Monday, January 27, 2014

Writing 101: Creating a Likeable Character

One of the best ways to create a book that readers will like is to start with a character that readers will like. So now you've got to know how to create a likeable character. It's really not as easy as it seems. 

Manufacturing Like

What I've just asked you to do is actually insane. You're supposed to invent an entire person, out of nothing but your own imagination mind you, and now you have to figure out how to make me like that person. Only you and I have never met, and you don't really know that much about me. Oh, and it will help if I believe that your character is a real person...not just a character on a page. 

This is why so many authors turn to drink to calm their nerves. Creating a likeable character is actually a really hard thing to do, and lots of writers just can't figure out the secret formula. But never fear, because I know it. 

Lots of authors who offer tips will tell you lots of different things about character creation. But when it comes right down to it, there's just one way to create a likeable character: make them real. If I feel anything about this character, you've just created a great one. But there are some tricks you can use to bring out that emotion, and render your character likeable.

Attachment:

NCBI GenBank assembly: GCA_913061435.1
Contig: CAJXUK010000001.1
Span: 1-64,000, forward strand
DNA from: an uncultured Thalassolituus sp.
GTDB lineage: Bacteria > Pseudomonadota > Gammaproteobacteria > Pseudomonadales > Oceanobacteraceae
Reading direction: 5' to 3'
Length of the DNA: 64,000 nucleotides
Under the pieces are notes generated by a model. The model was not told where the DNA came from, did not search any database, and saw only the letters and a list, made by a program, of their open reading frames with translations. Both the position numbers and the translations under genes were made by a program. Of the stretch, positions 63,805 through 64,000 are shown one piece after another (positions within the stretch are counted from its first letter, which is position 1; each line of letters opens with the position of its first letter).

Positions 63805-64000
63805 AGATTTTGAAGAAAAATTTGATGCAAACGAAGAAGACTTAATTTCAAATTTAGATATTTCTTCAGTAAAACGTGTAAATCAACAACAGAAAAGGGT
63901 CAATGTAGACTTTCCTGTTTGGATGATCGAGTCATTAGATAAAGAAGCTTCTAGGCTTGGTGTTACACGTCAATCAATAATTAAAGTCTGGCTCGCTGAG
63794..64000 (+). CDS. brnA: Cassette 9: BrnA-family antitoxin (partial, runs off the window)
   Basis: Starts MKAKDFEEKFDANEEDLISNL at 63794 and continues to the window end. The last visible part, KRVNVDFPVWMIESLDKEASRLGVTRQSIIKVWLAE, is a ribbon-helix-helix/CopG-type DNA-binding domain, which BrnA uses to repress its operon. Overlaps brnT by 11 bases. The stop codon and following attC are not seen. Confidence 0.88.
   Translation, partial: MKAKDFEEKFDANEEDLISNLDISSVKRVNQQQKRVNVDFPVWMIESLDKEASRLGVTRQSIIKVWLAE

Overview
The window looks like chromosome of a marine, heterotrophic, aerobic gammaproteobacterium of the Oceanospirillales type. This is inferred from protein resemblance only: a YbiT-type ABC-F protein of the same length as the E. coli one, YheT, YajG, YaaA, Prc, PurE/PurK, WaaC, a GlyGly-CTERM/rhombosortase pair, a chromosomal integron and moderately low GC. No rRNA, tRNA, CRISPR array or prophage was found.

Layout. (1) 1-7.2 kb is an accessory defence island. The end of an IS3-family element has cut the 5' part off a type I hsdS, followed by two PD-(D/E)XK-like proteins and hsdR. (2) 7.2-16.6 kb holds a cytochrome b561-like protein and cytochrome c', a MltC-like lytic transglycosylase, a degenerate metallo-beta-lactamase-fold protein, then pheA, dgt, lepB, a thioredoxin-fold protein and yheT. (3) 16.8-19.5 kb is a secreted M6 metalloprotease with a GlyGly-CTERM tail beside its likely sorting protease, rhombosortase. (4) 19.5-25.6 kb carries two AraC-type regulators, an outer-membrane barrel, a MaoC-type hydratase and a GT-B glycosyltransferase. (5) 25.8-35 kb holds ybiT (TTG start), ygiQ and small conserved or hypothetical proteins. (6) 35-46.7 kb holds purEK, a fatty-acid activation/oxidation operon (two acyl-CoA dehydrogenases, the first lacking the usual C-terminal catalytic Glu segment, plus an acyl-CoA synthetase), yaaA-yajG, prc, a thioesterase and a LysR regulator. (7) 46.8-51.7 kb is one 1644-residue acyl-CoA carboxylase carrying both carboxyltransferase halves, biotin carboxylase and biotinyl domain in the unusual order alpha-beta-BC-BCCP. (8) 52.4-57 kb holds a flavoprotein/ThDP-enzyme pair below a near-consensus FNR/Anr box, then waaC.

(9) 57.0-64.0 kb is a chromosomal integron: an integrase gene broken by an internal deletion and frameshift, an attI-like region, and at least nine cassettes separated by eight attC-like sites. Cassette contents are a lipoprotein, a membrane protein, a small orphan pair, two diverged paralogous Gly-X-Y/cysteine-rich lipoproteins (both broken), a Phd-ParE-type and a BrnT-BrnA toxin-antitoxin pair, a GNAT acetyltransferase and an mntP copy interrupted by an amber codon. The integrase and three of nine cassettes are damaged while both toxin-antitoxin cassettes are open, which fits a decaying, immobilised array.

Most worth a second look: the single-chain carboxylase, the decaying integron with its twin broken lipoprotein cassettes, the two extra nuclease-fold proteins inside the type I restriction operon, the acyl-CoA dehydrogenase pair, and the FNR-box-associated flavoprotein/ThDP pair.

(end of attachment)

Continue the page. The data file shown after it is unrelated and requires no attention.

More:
• The obstacle: Give your character some sort of frightening obstacle to overcome. Give them an antagonist, perhaps, or some problem (such as being dirt poor) that makes it easier to root for them. Like often begins with fandom. 
  • The redeeming quality: Of course, it helps if your character has some trait that makes them admirable. A talent, a charitable heart, great courage in the face of opposition -- give them something that will make others respect them. From respect and admiration, like is easily born.
  • The awareness: Want to be tricky and create a multi-faceted character who is both good and bad? If your character does bad things or contains flaws, give them some self-awareness. If they know they are doing bad and they feel remorse, it's much easier to like this character. After all, everyone has done something bad.
  • The look: It's much easier to like a character who looks like a person. I always caution authors against creating characters who are too physically perfect. No one considers themselves to be physically perfect, so an extraordinarily beautiful character can be very off-putting.

The truth is, there's no real formula to creating a likeable character. Give them traits and thoughts and feelings that make them seem like a real person, and there will be readers who like that character. But make your character too perfect or powerful or divine, or too evil and unaffected, and it's going to be hard to summon up any affection.

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